The Pub Chef recruitment campaign is a partnership between the Perceptions Group, BII and BBPA. BII were able to launch their own pub apprenticeship’s programme and later this year the Perceptions Group will launch its Pub and Bar Careers website, where companies can put a link to their own job websites and explains the different roles and responsibilities of jobs in a kitchen.

It was great at the launch of the film to have some of the young chefs who appeared in it with us. James Agutu, started as an apprentice and is now a kitchen leader. Fiona Drake who is a chef at the George & Dragon pub for Robinsons in Cheshire. Craig Hawkes started as a pub apprentice and is now a Chef de Partie. They are all in their early twenties and were all a credit to their profession. I hope they will prove an inspiration to future pub chefs up and down the country.

Pubs serve almost a billion meals a year and more and more pubs are recognising that a good food offer will attract more customers. So many pubs serve wonderful, meals of high quality and great value for money. I can honestly say that some of the best meals I have ever had have been in a pub. We have a clear message about growth and investment and we need to address any negative perceptions of our sector that deter young people and their parents from considering a career in a pub. Crucially, we need to inspire young people to translate their passion for food into a passion for being a pub chef.

So what do we want you to do? Please create a link to our film on your website. It can be found here. If you are a catering college or educational establishment, please use the film too and show it to all your students. If you are on social media, you can share your support with #pubchefpassion.

Brigid Simmonds
Chief Executive


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Inspiring the Future

On 29/01/15 by Brigid Simmonds (Chief Executive)

Inspiring the Future is a charity which aims to motivate young people and give them confidence and guidance in shaping the decisions they will make which will affect their future. It is backed by Miriam Gonzalez Durantes, a successful partner in the European law firm Dechert LLP and wife of the Deputy Prime Minister.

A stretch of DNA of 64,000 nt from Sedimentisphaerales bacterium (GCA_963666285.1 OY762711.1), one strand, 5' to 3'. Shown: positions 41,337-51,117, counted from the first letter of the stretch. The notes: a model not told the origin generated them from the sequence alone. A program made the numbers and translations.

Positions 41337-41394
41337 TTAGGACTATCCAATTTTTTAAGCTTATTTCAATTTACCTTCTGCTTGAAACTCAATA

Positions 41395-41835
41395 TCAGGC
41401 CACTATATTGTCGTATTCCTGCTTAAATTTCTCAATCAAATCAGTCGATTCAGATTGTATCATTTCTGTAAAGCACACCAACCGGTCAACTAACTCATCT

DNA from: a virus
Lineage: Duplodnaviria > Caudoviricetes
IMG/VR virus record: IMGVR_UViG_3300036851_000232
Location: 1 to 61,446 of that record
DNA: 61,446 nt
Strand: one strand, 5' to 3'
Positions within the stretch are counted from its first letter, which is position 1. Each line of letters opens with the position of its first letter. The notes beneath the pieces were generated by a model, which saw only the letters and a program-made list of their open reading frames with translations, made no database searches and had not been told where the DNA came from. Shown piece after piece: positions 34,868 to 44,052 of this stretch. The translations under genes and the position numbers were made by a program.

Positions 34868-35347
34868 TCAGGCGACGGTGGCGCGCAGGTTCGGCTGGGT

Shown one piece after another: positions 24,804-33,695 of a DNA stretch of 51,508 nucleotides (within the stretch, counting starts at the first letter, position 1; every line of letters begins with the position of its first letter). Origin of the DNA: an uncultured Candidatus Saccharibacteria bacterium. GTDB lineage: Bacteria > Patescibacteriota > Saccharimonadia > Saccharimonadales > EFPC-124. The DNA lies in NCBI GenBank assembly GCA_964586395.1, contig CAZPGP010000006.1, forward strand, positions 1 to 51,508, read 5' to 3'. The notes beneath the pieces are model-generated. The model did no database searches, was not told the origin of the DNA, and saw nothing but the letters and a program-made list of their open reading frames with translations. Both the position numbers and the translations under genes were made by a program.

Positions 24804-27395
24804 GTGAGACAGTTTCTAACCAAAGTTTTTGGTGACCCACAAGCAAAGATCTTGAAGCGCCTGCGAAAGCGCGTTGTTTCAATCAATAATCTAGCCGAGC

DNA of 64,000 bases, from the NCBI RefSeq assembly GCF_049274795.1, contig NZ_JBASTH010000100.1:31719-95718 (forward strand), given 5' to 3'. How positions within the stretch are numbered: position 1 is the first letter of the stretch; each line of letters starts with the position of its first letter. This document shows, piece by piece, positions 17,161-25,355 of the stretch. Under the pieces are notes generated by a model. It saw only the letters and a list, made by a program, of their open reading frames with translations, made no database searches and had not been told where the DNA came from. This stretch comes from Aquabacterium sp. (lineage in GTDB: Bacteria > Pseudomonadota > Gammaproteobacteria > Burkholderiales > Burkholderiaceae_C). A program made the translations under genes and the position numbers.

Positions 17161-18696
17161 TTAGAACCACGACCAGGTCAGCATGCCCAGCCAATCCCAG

Just before Christmas, I was asked to volunteer for their campaign ‘Inspiring Women’. The campaign aims to take female role models into state schools to speak about their careers and experiences, and let young women know that they can aim high and succeed.

Thinking that I was unlikely to find the time, but more likely no one would ask me, I duly filled in the online form and thought nothing more about it! So coming back after New Year, I was somewhat surprised to find an invitation from the Head of the Sixth form at The Oasis Academy, Hadley, near Enfield, to speak to 200 sixth formers.

The Oasis Academy is a new school which has been open for six years and is close to Lee Valley Regional Park, just north of London. It has a very high number of students from different ethnic minorities and over 90 per cent have English as a second language. Some children are from families of asylum seekers and they have a higher than average number of children who are entitled to free school meals.

As interesting as the school, was their head of sixth form, Sarah Hamilton. Sarah has been at the school for over four years and joined from the Teach First scheme whereby graduates (she studied history and politics at Nottingham) go out into the working world and, with six weeks re-training, join a school as a teacher. She clearly found the school completely right for her and I am sure is inspiring her pupils to achieve.